Europlanet Science Congress 2022
Palacio de Congresos de Granada, Spain
18 – 23 September 2022
Europlanet Science Congress 2022
Palacio de Congresos de Granada, Spain
18 September – 23 September 2022
EPSC Abstracts
Vol. 16, EPSC2022-987, 2022, updated on 23 Sep 2022
Europlanet Science Congress 2022
© Author(s) 2022. This work is distributed under
the Creative Commons Attribution 4.0 License.

Spectroscopy and compositional mapping of Ganymede with VLT

Oliver King1, Leigh Fletcher1, Fraser Clarke2, and Andrea Hidalgo2
Oliver King et al.
  • 1University of Leicester, Department of Physics and Astronomy, Leicester, United Kingdom of Great Britain – England, Scotland, Wales (
  • 2University of Oxford, Department of Physics, Clarendon Laboratory, Parks Road, Oxford, United Kingdom

Introduction: The Galilean satellites’ surfaces and subsurfaces will be explored by robotic spacecraft in the early 2030s, but significant advances from ground-based astronomical facilities will be possible in the coming decade. Ganymede’s surface is composed of regions of brighter young terrain with similar composition to Europa’s young surface, and older dark terrain that has a higher abundance of potentially silicate-rich material (Pappalardo et al., 2004). Infrared spectra from the Galileo orbiter Near-Infrared Mapping Spectrometer (NIMS) provided high-spatial-resolution IR spectra of Ganymede but with limited spatial coverage in many locations. In recent years, ground-based adaptive optics observations in the infrared with Keck/OSIRIS (Brown & Hand, 2013) and VLT/SINFONI (Ligier et al., 2019), along with orbital visible wavelength observations using HST (Trumbo et al. 2021) have provided new insights into the distributions of surface materials on the Galilean satellites.


Datasets: Near-IR observations with almost complete longitudinal coverage of Ganymede were taken with the ground-based VLT/SPHERE in 2015 and 2021, producing spectral cubes covering 0.95 to 1.65 μm (at R∼30) and dual band images at 2.11 and 2.25 μm. SPHERE has a high spatial resolution, with a pixel size of 7.46 mas/px, corresponding to ∼25 km/px at Jupiter. Accounting for diffraction, this allows features ∼150 km across to be easily resolved. Galileo/NIMS observations with similar spatial coverage have also been analysed to provide a direct comparison to the SPHERE dataset.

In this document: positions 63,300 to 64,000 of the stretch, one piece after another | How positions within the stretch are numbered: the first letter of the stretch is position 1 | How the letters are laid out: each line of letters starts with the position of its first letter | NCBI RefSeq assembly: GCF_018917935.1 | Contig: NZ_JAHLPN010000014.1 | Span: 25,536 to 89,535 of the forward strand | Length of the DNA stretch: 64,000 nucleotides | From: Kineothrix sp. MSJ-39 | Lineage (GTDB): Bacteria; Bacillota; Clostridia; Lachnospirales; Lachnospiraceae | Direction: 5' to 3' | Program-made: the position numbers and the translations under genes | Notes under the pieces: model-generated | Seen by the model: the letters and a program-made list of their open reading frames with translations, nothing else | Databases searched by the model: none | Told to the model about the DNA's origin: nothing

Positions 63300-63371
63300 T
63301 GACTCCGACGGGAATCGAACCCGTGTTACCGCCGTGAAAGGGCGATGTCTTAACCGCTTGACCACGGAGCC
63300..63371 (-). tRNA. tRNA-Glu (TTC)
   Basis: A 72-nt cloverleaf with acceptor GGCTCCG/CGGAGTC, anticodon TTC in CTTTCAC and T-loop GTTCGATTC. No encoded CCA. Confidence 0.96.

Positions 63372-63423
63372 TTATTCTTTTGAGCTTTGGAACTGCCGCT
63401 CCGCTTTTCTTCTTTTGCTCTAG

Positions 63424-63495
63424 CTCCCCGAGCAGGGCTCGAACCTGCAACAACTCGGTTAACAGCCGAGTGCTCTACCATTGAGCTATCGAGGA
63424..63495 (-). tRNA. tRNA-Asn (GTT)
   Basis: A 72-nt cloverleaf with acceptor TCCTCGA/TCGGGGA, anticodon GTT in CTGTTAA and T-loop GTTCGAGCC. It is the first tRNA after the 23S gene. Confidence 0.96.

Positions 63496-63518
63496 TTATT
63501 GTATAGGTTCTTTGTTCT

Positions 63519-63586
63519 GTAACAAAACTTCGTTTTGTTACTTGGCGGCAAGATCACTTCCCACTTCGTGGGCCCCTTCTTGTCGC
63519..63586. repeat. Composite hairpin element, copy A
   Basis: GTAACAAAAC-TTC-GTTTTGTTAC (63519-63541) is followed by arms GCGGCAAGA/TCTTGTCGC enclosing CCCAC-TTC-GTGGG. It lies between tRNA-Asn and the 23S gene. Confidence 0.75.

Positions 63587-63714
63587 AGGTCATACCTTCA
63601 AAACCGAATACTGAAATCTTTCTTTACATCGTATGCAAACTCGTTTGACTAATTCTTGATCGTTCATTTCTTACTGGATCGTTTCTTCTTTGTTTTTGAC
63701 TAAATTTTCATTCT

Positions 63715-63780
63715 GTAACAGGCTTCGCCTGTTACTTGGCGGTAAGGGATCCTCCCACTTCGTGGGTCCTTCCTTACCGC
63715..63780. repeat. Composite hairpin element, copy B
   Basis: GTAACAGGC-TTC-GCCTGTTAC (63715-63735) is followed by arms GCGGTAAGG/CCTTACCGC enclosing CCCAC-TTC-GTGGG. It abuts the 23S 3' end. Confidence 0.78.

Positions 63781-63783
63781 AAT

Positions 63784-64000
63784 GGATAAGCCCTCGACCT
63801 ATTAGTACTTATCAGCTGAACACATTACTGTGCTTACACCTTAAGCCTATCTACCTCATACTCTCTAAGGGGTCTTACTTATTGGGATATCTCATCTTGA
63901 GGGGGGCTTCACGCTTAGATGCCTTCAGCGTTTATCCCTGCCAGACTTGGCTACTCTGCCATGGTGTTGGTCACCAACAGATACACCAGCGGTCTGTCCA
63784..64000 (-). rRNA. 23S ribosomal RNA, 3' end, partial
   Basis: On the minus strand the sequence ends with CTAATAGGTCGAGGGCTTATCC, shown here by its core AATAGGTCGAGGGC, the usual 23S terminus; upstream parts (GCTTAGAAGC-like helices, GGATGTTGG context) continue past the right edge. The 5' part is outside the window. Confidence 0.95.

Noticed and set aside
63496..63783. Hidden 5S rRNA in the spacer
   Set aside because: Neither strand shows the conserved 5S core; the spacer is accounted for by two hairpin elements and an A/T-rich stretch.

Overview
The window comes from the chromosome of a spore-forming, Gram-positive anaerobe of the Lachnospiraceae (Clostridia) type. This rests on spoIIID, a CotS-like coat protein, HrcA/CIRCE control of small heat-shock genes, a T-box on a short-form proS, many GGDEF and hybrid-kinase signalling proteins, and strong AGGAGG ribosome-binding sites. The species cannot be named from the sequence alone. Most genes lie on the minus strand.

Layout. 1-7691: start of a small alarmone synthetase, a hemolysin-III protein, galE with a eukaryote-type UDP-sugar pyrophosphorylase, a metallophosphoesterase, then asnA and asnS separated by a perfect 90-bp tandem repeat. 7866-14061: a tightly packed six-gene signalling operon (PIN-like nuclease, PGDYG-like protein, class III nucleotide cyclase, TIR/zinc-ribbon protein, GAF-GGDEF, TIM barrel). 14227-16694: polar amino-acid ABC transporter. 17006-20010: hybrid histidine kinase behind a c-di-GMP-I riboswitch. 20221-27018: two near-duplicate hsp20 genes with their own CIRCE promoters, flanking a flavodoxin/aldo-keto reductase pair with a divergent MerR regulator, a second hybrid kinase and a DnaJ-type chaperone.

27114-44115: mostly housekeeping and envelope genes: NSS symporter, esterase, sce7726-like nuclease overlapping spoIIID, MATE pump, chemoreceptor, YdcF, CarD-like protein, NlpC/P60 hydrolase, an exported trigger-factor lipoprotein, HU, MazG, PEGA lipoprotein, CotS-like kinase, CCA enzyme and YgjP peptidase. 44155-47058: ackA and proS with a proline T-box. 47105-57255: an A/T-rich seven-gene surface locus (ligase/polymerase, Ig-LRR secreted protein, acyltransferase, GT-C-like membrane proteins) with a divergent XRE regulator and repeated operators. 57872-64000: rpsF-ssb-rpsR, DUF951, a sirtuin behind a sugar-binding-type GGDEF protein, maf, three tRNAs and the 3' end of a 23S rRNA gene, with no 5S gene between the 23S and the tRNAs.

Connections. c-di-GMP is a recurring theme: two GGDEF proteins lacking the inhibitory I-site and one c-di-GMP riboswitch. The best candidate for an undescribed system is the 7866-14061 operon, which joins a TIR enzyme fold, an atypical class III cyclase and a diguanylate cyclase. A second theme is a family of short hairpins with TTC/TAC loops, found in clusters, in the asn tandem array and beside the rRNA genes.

Visible wavelength observations of Ganymede with VLT/MUSE were acquired in 2019, covering the trailing and anti-jovian hemispheres. MUSE produces high spectral resolution spectra from 480 nm (R=1740) to 930 nm (R=3450). MUSE has a spatial sampling of 25 mas/px and a spatial resolution of ~80mas, corresponding to ~275 km on Ganymede’s surface.


Figure 1: VLT/SPHERE dual band images of Ganymede (top) compared to simulated visible light images using the USGS reference basemap (bottom). The two colour images show the 2.11 µm filter in orange and the 2.251 µm filter in blue. Water ice has a broad absorption around 2 µm, so blue areas are icy and orange areas are contaminated. (King & Fletcher, in review)


MCMC spectral modelling: We analyse the mapped near-IR cubes from VLT/SPHERE by fitting to laboratory spectra from reference cryogenic libraries, including water ice, sulphuric acid, hydrated salts, and spectrally flat ‘synthetic’ spectra. Our fitting routine uses Markov Chain Monte Carlo (MCMC) techniques to model observed spectra, producing a posterior distribution of fitted abundance values for each endmember at each observed location (King et al., 2022). These posterior distributions can be sampled to calculate the best estimate abundance and its associated uncertainty for each endmember and class of endmembers, allowing more detailed investigation of the confidence of different detections.


Results: Spectral modelling results of the VLT/SPHERE observations confirm previous results, showing Ganymede’s surface consists of contrasting ancient dark terrain and young bright terrain (King & Fletcher, in review). The dark terrain (e.g. Galileo Regio) has high abundances of a spectrally flat darkening agent which appears to have a uniformly low albedo (~15%) across Ganymede’s surface. Water ice is most abundant in young bright terrain (e.g. sulci) and appears most abundant in large impact craters. The water ice grain size distribution shows strong latitudinal and longitudinal trends, which appear to be caused by thermal and radiation gradients respectively (see Figure 2). Lower abundances of hydrated salts and sulphuric acid were detected, with modelling uncertainties making it difficult to identify the exact mixture of salts present on Ganymede’s surface.

Absorption bands and spectral slopes were analysed in the visible wavelength VLT/MUSE spectra of Ganymede. One of the most distinguishing features of Ganymede’s visible spectrum is the molecular oxygen absorption at 577.3 nm (see Figure 3). The spatial distribution of this absorption band shows latitudinal and longitudinal trends, with the strongest absorptions found at low to mid latitudes on the trailing hemisphere in Ganymede’s closed magnetic field line region.

Figure 2: Modelled water ice best estimate spatial distributions using MCMC modelling of near-IR VLT/SPHERE observations. Total water ice abundance (top) is highest in young bright terrain, while the grain size (bottom) shows strong latitudinal and longitudinal trends. (King & Fletcher, in review)


Figure 3: Molecular oxygen absorption on Ganymede, as measured by the 560 nm / 577.3 nm spectral ratio using the VLT/MUSE observations. Stronger O2 absorption (red) occurs at low to mid latitudes, mainly on the trailing hemisphere.

How to cite: King, O., Fletcher, L., Clarke, F., and Hidalgo, A.: Spectroscopy and compositional mapping of Ganymede with VLT, Europlanet Science Congress 2022, Granada, Spain, 18–23 Sep 2022, EPSC2022-987,, 2022.


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